A disabled war veteran created a stir on social media after saying that Amber Heard’s PTSD score from her marriage to Johnny Depp was allegedly higher than his own.

Kurt Myers, whose Twitter bio describes him as a “retired Army, homeschool dad” from Nebraska, made waves on social media after chiming in on the ongoing courtroom battle between the exes. Depp, 58, and Heard, 36, are embroiled in a $50 million defamation lawsuit after she penned an op-ed for the Washington Post in 2018, claiming to be a victim of domestic abuse. The article did not name Depp and Heard’s lawyers have said it is protected by freedom of speech, but Depp’s legal team has argued that the article’s implications were obvious and that this damaged their client’s acting career. Heard has countersued for $100 million, saying her ex-husband assaulted her several times during their relationship.

“I am a disabled combat veteran that lost a close friend in Iraq in 2005,” Myers tweeted on Thursday, May 26. “Amber Heard scored much higher than me on her PTSD test, according to Dr. Hughes. Evidently, being married to Johnny Depp is far more traumatic than the Iraq War,” he wrote, adding the popular hashtag #JusticeForJohnnyDepp.

Myers was referring to the expert witness testimony given by Heard’s witness Dr. Dawn Hughes, a clinical and forensic psychologist who diagnosed the actress with post-traumatic stress disorder (PTSD) and said it “interfered” with her work on ‘Aquaman 2′. “Miss Heard demonstrated very clear psychological traumatic effects, or the exacerbation of trauma from those statements that Mr. Depp’s attorneys made,” Hughes testified, saying Heard’s PTSD was allegedly caused by intimate partner violence from Depp.

Nonetheless, Myers’ tongue-in-cheek tweet about Heard’s PTSD scores went viral and drew the support of thousands of Depp fans, many of whom thanked the veteran for his service.

“Thank you for your service and I’m sorry for your loss and the effects you are still suffering. I’m pretty sure that Amber Heard does not have PTSD,” one wrote.

“First thank you for your sacrifice and service. It does not go unnoticed. Thank you. Sorry for your loss as well as that is never easy. My father is a Vietnam Vet, I know how hard that is. Second, spot-on,” another chimed in.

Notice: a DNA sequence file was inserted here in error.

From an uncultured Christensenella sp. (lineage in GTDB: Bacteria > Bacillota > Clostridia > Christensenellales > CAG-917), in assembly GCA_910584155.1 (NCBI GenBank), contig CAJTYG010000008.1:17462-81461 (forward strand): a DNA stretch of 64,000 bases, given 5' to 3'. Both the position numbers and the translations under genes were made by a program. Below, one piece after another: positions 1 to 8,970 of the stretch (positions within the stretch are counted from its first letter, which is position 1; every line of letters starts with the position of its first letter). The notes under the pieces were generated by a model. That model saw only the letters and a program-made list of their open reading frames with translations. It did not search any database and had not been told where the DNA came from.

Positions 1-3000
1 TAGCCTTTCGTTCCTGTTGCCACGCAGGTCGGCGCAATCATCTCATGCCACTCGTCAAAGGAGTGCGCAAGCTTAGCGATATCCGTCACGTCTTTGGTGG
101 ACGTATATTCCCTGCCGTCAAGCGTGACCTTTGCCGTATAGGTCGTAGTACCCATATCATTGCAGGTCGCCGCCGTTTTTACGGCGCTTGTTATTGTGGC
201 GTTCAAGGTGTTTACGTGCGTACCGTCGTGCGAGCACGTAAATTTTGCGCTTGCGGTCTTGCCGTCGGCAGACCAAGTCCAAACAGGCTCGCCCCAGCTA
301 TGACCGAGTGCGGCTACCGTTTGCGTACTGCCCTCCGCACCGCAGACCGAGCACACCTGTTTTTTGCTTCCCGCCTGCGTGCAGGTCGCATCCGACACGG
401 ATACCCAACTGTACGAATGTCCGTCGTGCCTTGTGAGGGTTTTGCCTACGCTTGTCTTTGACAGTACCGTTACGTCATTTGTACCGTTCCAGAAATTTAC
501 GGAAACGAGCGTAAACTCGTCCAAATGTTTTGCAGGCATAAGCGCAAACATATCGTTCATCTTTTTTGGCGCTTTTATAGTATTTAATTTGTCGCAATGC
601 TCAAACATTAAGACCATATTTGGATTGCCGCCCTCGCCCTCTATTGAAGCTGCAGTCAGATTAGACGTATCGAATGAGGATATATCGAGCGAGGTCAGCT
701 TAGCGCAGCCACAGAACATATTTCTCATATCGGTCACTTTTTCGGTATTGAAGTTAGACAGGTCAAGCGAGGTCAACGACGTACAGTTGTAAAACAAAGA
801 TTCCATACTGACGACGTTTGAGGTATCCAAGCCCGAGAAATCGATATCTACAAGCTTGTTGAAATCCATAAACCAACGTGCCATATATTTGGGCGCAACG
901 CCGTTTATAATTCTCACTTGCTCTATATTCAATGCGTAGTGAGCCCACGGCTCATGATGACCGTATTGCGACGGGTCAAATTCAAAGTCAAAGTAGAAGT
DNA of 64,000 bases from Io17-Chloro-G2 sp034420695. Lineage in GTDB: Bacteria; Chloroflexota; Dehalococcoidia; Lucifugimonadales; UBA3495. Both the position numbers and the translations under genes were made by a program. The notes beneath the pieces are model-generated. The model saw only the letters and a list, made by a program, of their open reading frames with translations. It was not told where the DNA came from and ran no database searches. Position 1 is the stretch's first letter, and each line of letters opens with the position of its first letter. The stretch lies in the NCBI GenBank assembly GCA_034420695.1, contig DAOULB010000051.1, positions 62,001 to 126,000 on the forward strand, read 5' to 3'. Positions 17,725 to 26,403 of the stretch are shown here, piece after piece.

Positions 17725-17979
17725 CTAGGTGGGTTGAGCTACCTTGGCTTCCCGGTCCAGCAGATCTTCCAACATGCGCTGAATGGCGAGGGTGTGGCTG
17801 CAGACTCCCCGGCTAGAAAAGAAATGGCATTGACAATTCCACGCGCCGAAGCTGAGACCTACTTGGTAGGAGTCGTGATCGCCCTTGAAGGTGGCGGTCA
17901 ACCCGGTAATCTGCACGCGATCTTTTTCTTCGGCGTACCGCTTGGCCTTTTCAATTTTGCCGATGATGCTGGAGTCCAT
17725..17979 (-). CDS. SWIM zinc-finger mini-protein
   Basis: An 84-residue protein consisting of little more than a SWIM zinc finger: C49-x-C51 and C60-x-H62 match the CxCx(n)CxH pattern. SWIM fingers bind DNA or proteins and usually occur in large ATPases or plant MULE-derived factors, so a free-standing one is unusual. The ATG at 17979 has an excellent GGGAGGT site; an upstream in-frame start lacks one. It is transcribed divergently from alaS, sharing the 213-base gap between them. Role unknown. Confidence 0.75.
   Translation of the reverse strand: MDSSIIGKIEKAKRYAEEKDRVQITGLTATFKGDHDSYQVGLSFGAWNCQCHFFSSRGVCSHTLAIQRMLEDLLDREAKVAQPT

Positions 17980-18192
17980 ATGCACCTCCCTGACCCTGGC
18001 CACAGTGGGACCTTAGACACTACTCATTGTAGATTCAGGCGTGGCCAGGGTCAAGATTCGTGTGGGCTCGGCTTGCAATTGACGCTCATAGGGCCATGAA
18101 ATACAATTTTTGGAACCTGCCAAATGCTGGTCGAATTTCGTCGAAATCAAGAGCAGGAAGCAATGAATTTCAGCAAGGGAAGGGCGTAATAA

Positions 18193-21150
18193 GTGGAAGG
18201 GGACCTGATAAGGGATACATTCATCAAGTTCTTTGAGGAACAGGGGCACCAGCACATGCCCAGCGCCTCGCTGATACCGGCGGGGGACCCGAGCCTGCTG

“It’s impossible to reach her scores unless you are cheating the test. It’s not designed to have a perfect score so if you score that high you cheated you are clearly faking it,” a comment read.

Myers responded to the positive messages, writing, “Thank you all for the kind words, it was an honor to serve.”

However, there were some who did not appreciate the veteran’s take.

“Is it a competition? I wasn’t aware of that. What my psychologist told me was that it comes down to that moment of terror. Five years is a lot of moments of terror. Being able to act, or not, also impacts outcomes. Maybe you didn’t know this?” one tweeted.

“Being physically, emotionally, and sexually abused by him as she reports would certainly have a very high score on the PTSD scale. Many of us have witnessed horrific events or lost someone close to us through violence, one person’s suffering does not negate someone else’s suffering,” another offered.

“So…if a person experiences a lifetime of trauma it is possible for a person to have higher scores than a war veteran it’s called chronic trauma! We have to stop minimizing people’s struggles, everyone has their own and reacts differently,” someone else added.

Depp and Heard’s legal face-off is nearing its conclusion. The trial began on April 11 and there have been a number of shocking revelations since about their troubled relationship, which included 15 months of marriage. Both parties have accused each other of domestic violence and abuse throughout the Fairfax County, Virginia trial. Now, it is up to the seven-member jury to come up with a unanimous verdict.

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